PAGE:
Sacred West

Buddhism and Modern Life

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The Practice Is Letting Go, Not Getting To.

August 25th, 2008 · 1 Comment · Filed under: Practice

In this Level I weekend, our teacher read from a seminary instruction given back in the seventies by Chogyam Trungpa Rinpoche, elucidating for his students the basic, open technique of shamatha practice, focusing on the outbreath. I noticed that Rinpoche used the word “abandon” as part of his description of what we do in the going out with the breath, in the becoming the breath. Abandon. This word captured me.

I wondered, as I’ve so often wondered: why exactly is it so very hard to rest in this place? We’re supposed to be resting the mind, resting in open sky, resting in mahamudra. If it’s so restful, then tired as I am, why don’t I want to stay here?

As I watched I saw in fact how I deeply I do want to stay here, and this is the problem of course, because here is gone, has left the station, carries now only a cheap copy of the original dot that graced its “i”.

But oh, the desire! How hungrily I desire to remain in this moving moment. And how wearying it is to search for it continually. I said in our discussion group on the Sunday that I have yearned all of my life to find this place, and finally the simple, unconditional meditation practice of Buddhism leads me to this very place, only to find that it goes away before I can even sip from it.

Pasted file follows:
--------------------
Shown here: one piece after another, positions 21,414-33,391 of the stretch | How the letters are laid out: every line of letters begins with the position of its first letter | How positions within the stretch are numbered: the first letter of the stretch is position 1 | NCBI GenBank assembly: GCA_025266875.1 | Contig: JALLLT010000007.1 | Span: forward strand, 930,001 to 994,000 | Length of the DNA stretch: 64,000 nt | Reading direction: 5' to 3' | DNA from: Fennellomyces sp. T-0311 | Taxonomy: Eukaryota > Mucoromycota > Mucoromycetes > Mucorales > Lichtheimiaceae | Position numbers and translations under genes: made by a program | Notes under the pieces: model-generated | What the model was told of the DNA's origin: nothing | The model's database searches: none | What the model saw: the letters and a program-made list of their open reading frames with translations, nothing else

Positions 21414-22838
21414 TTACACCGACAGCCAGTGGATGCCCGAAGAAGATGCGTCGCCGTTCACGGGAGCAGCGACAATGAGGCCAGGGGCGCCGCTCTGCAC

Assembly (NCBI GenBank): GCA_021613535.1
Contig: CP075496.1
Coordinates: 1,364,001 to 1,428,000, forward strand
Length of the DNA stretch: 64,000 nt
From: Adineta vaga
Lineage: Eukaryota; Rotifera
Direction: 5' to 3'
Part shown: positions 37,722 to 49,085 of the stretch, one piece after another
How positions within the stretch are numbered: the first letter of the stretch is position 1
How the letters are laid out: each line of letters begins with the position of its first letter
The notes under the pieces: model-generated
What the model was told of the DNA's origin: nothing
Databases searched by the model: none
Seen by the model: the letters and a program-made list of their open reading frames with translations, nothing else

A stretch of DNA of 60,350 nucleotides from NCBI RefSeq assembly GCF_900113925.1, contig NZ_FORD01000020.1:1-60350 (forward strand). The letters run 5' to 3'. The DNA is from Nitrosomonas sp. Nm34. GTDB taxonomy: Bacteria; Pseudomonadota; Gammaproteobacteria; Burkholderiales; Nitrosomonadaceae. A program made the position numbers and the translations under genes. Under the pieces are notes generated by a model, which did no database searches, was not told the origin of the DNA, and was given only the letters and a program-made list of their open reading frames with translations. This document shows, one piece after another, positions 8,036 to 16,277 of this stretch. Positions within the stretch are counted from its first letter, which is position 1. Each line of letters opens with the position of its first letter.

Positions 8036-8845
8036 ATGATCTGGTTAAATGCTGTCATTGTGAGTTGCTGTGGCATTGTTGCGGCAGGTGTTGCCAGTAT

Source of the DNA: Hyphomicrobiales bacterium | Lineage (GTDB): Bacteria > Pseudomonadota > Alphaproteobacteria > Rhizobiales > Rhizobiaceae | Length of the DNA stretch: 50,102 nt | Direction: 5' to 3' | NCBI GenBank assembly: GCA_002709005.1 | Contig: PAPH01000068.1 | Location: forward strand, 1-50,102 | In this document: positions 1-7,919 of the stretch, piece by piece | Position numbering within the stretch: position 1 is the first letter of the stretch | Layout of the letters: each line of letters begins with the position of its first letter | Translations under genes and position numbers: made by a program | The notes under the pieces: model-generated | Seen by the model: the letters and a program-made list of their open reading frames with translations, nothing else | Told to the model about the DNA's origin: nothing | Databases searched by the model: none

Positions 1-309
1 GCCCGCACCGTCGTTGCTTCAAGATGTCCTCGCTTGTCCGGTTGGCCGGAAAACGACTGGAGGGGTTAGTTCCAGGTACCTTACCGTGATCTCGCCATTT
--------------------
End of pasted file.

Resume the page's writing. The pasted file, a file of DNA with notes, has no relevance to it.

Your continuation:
It is wearying, I think, the challenge each moment to abandon oneself anew, and go out with the outbreath, go out with the reflex, go out with each new gift of waking, abandon the very gift so precious and sweet. Abandon.

I have spent three years switching my allegiance from absorption in thought to this much striven-for gift of waking. But now I see there is another piece, the part about letting go.

The practice is letting go, not getting to.

This is where I need to train next. I need to overcome the grief of watching the present flee away, to turn this to gladness. I can train for this, on the cushion, where all the major work is done. I want a new kind of switching allegiance now, shifting from getting to, shifting to letting go.

Abandon desire to stay here. Practice letting go. Abandon desire.


1 response so far ↓

  • 1 Weary From the Cushion // Oct 7, 2009 at 11:51 am

    […] a long time I’ve been asking myself, if all the teachings talk in terms of resting in natural mind, why is it so wearying to meditate? […]

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